By: Luke Faulks, Staff Writer
The Oggs both started playing softball around the age of five. Alex as a third baseman, and Georgia as catcher and outfielder. Now, they’re knocking it out of the park on SFU’s softball team. The Peak was able to interview the sibling duo on the unique dynamics of taking the field together.
Despite not always playing on the same team, and even playing against each other, younger sister Georgia would often get called up to play with her sister in tournaments or crucial games. As a result of their one-year age difference, the duo shared there’s never been any real sense of competition on the field between them.
“Our positions are very different, so we rarely compete for play time,” said Alex.
Their positions reflect their strengths as players. “Alex is extremely strong offensively as a lead off hitter, whereas my strength lies on the defensive side as a catcher,” said Georgia.
Off the field is a different story. “There is a natural sibling rivalry to push each other, especially in the weight room, or to keep motivating one another to work hard,” said Alex, who made it very clear that when it comes to training outside of regular scheduled practices, they operate alone.
“We both have very different lives in the summer and often part ways which makes training together nearly impossible. We often train by ourselves or with our other teammates.”
When they do work together with the rest of the team, however, they’re always looking out for one another. “We definitely critique and perfect one another whenever we get the chance to,” said Alex.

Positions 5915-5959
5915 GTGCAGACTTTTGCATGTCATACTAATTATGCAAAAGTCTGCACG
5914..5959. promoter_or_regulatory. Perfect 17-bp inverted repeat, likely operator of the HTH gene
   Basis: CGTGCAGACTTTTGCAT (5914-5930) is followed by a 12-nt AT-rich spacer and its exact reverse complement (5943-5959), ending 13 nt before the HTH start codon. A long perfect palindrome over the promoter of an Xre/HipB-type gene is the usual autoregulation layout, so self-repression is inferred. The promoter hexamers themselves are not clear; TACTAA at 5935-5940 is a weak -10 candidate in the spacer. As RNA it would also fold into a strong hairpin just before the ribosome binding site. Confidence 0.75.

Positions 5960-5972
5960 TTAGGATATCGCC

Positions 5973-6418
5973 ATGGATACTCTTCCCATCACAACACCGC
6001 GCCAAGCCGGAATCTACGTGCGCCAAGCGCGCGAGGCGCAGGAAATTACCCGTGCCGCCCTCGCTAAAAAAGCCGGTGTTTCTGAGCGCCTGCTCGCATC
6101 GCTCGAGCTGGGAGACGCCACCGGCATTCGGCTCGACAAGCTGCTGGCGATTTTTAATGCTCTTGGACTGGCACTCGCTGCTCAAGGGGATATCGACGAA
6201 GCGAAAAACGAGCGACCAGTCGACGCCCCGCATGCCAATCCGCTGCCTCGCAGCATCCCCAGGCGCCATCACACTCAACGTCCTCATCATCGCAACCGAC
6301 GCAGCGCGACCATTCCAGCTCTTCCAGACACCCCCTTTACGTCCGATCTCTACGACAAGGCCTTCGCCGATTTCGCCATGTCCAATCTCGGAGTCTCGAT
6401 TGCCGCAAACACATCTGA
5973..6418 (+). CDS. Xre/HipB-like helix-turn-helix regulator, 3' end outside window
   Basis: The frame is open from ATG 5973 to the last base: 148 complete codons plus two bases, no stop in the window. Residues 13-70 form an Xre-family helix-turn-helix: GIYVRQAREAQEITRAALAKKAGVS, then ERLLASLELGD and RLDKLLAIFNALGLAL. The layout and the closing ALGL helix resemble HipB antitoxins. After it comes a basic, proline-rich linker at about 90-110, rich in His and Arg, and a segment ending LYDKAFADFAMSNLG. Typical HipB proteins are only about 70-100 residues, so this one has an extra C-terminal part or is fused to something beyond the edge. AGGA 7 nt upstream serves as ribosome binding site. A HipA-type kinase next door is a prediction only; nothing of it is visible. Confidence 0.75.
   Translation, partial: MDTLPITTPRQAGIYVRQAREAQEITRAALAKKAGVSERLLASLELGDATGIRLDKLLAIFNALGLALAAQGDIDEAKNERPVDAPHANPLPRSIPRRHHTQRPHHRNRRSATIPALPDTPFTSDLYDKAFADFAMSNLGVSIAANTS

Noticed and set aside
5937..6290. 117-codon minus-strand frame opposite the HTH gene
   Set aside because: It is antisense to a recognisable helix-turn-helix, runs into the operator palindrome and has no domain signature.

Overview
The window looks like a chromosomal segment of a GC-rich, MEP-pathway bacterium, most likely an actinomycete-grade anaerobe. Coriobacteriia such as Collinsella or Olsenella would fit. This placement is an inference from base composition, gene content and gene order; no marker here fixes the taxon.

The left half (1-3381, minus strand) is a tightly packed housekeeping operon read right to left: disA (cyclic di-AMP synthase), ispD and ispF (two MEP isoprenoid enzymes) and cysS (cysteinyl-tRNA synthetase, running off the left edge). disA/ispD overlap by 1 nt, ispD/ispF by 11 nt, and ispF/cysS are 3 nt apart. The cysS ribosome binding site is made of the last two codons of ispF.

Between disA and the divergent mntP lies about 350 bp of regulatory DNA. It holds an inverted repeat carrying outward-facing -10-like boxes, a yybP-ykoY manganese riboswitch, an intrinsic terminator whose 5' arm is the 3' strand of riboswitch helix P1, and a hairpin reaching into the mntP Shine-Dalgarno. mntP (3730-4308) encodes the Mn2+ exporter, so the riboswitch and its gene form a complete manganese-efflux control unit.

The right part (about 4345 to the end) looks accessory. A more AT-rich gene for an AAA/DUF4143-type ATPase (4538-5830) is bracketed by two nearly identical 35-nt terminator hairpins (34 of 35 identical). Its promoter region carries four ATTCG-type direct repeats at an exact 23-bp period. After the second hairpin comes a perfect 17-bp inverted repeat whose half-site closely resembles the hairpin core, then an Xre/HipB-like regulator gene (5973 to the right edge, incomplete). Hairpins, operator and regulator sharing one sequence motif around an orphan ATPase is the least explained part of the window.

For both Ogg sisters, softball is a lifelong passion — and one that keeps providing them with exciting challenges. “We both have a passion and enjoy learning about the mental and strategic side of softball,” said Georgia. “We’re always looking to create unique plays, get lead runners, or do the unexpected.”
They find having a sibling on the team helps provide support. “We both rely on each other a lot; probably more than we would like to admit at times,” said Georgia. “We’re very lucky to confide in each other about the struggles we are experiencing and know that we’re both able to understand each other as we are going through the same experiences.”
In addition to being able to rely on a sister as a support system, they’re able to lean on each other as teammates. Alex said, “[Georgia] is able to fully understand and help me with some of the struggles that I face on a day to day basis within my sport.”
It’s that relationship Georgia says helps the two overcome any obstacles that come their way. “We have both faced a lot of adversity within and outside of our sport which I think has made us closer and lean on each other in times of need. We have created a good relationship that allows for open communication but also keeps each other honest.”
They also believe they use their sisterly bond work to extend “a sense of family connection among other girls on the team.” They added, “Our teammates are also massive support systems to both of us and we are extremely lucky to be surrounded by this group of girls!”
This is the Ogg sisters’ senior year, and potentially their last year of playing together. “We both are trying really hard to just to stay present and enjoy the moments we have together right now.
“Playing with your sibling is a unique experience [on] its own, with this being both of our last season we definitely are keeping each other in check and pushing for a great season to end on,” remarked Alex. “We couldn’t ask for a better group of girls to end our careers at SFU with and are excited to see what the program has to offer in years to come!”